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The Ostensible End of the Protest Movement (March 15, 1975)

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The reality of crises and the growing awareness of crises also influence the development of the protest movement. In contrast to older social-revolutionary movements, this movement, from its very beginning, was not the product of shortage but rather of abundance. Therefore, the crisis of this affluent society [Wohlstandgesellschaft] is also its very own crisis, because only a prospering society can afford the “luxury” of a protest against affluence and its consequences. The end of the ideology of growth and prosperity also means the end of the manifestations that ignited the protest.

Added to this is the growing pressure that rising student numbers are exerting on universities. The practice of numerus clausus, which students in all disciplines will certainly be faced with soon, has already led students to worry so much about their own university admission and major that they barely have any leftover energy for other activities.

Because of this additional pressure, the protester sees himself as being entirely caught up, for the very first time, in a situation that has been ruled an overall crisis. He shares in the general fear of the future and experiences the doubt and uncertainty that plagues everyone. It can therefore be expected that his reactions will not deviate substantially from those coming from his social environment. He, too, will initially react to the dreaded situation of a general shortage of means by restricting his expectations and demands, also – and particularly – in the area of politics. He will be prepared to live with contradictions and compromises in a way that he would not be during times of carefree prosperity.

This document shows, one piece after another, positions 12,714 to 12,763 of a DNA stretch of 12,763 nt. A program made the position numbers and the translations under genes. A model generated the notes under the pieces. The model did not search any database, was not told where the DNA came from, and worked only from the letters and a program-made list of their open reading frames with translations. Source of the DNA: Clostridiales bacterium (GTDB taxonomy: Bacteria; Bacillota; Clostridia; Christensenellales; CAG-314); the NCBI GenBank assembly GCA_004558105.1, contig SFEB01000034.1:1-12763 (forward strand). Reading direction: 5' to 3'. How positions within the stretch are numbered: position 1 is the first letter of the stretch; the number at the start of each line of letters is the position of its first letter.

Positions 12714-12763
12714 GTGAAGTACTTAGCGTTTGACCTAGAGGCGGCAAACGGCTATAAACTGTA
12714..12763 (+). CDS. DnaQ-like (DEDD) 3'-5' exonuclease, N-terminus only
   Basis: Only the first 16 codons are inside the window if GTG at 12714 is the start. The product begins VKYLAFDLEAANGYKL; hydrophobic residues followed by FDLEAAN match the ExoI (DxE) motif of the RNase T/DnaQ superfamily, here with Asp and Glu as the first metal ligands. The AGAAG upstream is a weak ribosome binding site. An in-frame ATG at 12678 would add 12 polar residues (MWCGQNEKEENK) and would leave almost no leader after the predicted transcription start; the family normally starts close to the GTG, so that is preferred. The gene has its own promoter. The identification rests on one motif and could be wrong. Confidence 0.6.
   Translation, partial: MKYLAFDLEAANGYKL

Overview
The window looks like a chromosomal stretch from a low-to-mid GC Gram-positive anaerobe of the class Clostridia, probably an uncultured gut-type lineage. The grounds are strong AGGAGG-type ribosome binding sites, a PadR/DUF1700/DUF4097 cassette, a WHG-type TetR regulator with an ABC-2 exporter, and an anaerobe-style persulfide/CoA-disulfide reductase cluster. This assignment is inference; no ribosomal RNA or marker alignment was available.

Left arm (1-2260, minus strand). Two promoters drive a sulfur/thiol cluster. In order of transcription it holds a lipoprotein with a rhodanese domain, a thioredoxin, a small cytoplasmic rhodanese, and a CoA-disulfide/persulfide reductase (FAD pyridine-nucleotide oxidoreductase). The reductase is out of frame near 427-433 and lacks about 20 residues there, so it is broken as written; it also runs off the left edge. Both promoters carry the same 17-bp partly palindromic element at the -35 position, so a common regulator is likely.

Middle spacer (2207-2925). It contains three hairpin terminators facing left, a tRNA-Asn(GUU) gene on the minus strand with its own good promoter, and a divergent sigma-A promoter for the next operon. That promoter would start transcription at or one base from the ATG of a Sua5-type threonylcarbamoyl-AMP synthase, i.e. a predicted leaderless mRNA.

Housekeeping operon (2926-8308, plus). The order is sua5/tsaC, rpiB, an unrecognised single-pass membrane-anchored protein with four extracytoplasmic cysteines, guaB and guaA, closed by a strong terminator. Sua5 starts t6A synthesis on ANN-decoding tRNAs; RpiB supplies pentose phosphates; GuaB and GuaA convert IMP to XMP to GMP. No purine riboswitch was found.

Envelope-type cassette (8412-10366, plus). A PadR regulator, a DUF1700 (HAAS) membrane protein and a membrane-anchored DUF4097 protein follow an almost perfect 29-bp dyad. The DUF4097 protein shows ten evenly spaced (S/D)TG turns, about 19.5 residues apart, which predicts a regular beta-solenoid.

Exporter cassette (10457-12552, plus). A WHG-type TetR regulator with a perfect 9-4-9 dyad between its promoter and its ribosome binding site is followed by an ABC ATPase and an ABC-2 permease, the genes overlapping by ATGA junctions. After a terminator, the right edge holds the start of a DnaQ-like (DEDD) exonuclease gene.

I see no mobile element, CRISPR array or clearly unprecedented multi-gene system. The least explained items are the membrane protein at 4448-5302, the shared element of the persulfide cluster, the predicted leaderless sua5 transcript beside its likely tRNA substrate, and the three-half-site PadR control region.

So, as for the prognosis for the further development of the protest movement: for the near future, a new Biedermeier era is more likely than a new chapter in the great battle for freedom. It remains to be seen whether our epoch, whether the heirs to the former protest generation, in particular, find their way to that “happiness based on melancholy” that literary historian Paul Kluckhohn attributed to the historical Biedermeier era in the period leading up to the March Revolution of 1848. Traces of worn-out, hypochondriac, privatist tendencies, a good dose of thinking about individual security, and the tendency to approach the inevitable with resignation – albeit without panic – are in any case easy to make out in current guiding models.

Source: Bernd Guggenberger, “Rückkehr in die Wirklichkeit” [“The Return to Reality”], Frankfurter Allgemeine Zeitung, March 15, 1975.

Translation: Allison Brown

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